Newly elected Trinamool Congress MP Nusrat Jahan, who was under attack from Muslim clerics for wearing 'sindoor' and 'mangalsutra' when she took oath in Parliament after her wedding to businessman Nikhil Jain, on Thursday repeated her look as she stood with West Bengal Chief Minister Mamata Banerjee for the annual Rath Yatra in Kolkata.
The presence of Jahan, who was a special invitee to the event organised by ISKCON, seemed to a be a subtle yet powerful message to her critics. Speaking to reporters, Jahan said, “Mamata Banerjee comes for Eid and stands with all. There is no politics in this, it is about faith and belief. Let's keep politics and religion apart.”
Speaking about the fatwa issued against her, Jahan said: “Don’t pay heed to things which are baseless. I know my religion. I have been a Muslim by birth and I am still a Muslim. It's about faith. You have to feel it inside your heart and not in your head.”
ISKCON, meanwhile, had applauded Jahan for promoting inclusiveness of religious identities. “Thank you @nusratchirps for accepting the Rathyatra invitation. You are really showing the road forward. Respecting and caring for what others believe and participating in other festivities is a sure way to achieve that elusive social harmony,” ISKCON spokesperson Radharamn Das said in a Twitter post.
— Nusrat (@nusratchirps) 4 July 2019
The other part of the tweet describes how ISKCON Kolkata Rathyatra is an example of social harmony where Lord’s dresses and the chariot have been built by craftsmen of the Muslim community for decades now.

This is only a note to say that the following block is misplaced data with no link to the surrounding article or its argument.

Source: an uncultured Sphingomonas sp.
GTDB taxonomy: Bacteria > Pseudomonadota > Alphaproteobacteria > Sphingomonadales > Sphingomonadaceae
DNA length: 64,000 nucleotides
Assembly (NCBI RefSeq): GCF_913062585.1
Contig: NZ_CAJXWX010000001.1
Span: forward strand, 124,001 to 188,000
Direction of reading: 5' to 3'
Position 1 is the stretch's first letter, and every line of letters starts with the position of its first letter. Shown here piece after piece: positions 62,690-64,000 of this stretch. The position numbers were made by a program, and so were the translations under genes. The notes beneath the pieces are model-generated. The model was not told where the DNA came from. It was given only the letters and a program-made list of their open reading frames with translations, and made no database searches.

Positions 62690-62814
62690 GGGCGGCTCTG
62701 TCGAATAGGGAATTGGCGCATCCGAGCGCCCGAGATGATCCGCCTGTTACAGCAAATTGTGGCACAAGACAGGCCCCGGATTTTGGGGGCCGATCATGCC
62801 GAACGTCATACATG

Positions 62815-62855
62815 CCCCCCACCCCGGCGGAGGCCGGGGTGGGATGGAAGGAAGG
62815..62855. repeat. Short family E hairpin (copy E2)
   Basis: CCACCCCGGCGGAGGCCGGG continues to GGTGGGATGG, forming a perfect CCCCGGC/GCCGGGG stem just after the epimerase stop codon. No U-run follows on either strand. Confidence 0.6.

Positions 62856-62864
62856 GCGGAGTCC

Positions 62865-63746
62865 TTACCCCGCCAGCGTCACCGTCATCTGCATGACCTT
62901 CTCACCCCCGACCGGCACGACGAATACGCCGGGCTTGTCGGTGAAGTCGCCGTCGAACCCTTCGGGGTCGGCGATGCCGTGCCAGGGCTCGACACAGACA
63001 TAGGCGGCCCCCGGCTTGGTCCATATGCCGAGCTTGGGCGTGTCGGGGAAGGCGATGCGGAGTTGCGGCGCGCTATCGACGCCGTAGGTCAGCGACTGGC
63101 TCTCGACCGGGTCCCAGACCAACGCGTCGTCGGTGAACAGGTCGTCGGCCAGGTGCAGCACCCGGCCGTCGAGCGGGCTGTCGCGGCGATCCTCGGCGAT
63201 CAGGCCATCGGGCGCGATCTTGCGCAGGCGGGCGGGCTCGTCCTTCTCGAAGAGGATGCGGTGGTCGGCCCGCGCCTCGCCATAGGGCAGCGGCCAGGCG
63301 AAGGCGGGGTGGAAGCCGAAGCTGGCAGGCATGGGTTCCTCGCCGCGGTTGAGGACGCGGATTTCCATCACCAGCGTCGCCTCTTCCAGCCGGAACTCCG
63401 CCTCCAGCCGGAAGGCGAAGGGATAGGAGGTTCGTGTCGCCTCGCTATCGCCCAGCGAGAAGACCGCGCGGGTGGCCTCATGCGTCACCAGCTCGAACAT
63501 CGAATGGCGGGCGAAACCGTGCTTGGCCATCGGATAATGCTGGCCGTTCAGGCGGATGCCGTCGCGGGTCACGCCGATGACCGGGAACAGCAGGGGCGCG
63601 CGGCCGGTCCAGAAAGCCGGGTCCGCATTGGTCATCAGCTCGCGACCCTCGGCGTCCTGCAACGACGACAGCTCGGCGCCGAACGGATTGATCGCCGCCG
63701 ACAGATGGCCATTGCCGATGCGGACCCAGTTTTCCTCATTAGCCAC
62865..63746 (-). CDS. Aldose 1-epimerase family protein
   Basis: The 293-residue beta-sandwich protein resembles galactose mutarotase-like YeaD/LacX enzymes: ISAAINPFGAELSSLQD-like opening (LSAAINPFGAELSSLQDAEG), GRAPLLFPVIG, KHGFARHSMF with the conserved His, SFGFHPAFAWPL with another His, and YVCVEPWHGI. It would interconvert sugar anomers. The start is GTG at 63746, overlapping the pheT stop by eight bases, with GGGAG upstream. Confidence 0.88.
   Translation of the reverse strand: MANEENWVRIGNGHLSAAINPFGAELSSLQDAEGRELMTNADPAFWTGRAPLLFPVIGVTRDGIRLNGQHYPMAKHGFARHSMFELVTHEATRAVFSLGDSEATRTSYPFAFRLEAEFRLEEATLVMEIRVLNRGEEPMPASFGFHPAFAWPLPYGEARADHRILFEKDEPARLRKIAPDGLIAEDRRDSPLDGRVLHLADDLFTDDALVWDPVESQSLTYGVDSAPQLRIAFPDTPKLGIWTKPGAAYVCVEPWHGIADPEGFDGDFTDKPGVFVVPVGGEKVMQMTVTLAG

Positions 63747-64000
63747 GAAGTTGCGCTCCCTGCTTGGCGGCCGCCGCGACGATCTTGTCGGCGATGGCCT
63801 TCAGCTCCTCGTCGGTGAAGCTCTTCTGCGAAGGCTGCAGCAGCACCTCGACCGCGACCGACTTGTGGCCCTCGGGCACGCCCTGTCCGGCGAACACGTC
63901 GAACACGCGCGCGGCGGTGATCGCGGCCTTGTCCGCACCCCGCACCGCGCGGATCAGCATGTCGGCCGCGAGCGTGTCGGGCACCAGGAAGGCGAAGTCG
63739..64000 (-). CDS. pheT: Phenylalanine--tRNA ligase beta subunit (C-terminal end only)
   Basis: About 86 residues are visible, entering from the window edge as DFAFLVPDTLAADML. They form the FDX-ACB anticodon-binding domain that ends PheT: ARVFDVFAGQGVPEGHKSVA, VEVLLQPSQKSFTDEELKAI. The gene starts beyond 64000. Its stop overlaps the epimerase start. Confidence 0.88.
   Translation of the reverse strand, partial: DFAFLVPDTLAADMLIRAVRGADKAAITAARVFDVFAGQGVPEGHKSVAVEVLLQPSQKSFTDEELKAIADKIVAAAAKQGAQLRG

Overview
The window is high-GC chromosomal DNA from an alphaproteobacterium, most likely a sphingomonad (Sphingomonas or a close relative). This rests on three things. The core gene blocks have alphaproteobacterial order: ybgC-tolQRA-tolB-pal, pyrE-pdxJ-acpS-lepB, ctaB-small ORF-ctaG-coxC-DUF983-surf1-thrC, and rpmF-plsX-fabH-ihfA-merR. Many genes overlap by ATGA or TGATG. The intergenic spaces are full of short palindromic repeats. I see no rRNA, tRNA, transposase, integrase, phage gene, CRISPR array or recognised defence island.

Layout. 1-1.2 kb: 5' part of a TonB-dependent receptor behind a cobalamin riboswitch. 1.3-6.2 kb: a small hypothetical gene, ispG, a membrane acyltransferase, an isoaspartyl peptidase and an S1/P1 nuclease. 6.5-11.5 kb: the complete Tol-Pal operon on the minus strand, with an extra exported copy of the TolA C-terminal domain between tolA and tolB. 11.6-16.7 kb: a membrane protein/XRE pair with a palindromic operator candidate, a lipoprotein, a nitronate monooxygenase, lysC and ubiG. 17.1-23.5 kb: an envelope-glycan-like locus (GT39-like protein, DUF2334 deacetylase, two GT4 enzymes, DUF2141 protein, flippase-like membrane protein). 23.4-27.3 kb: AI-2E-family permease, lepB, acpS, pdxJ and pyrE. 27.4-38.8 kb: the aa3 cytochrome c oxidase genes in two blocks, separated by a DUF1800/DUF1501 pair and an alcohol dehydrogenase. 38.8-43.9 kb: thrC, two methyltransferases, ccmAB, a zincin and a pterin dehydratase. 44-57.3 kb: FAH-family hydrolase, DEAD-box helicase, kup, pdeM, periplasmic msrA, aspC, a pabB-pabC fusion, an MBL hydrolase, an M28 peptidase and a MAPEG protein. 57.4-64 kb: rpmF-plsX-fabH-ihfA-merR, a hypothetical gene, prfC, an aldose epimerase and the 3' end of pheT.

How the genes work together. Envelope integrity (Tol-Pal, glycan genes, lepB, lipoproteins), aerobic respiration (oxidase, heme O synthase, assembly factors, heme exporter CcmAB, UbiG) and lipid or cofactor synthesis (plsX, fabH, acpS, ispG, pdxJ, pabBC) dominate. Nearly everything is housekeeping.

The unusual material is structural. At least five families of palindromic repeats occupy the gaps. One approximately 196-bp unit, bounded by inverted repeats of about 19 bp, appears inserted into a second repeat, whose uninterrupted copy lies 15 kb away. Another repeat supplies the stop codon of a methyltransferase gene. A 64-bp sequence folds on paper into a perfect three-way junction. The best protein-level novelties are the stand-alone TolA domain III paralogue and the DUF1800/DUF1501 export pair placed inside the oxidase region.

The Trinamool MP has been in the limelight ever since she debuted in the political arena. She had earlier said in a tweet that she “represent an inclusive India, which is beyond the barriers of caste, creed and religion,” she said in a tweet. “As much as I respect all religions, I still remain a Muslim and no one should comment on what I choose to wear”.
TMC MP Mimi Chakraborty, who along with Jahan was also trolled earlier for her sartorial choices, extended support and said being an Indian would remain their only identification.
In May, Jahan and her friend Chakraborty had faced backlash on social media over their choice of clothes for their first day in Parliament.
In an interview with CNN-News18 earlier, Jahan said she has always followed her heart where life choices are concerned.
"I am glad that everybody is happy about my marriage, which was a personal decision. A lot of people asked me that I have 'sindoor' on my head, if I have converted because I married a Hindu. But I think we all have the right to choose our religion. I have chosen Islam by birth and will follow it but I respect all religions and their rituals. My husband and I follow our respective religions and I don’t think this is a bold step; it is natural," she had said.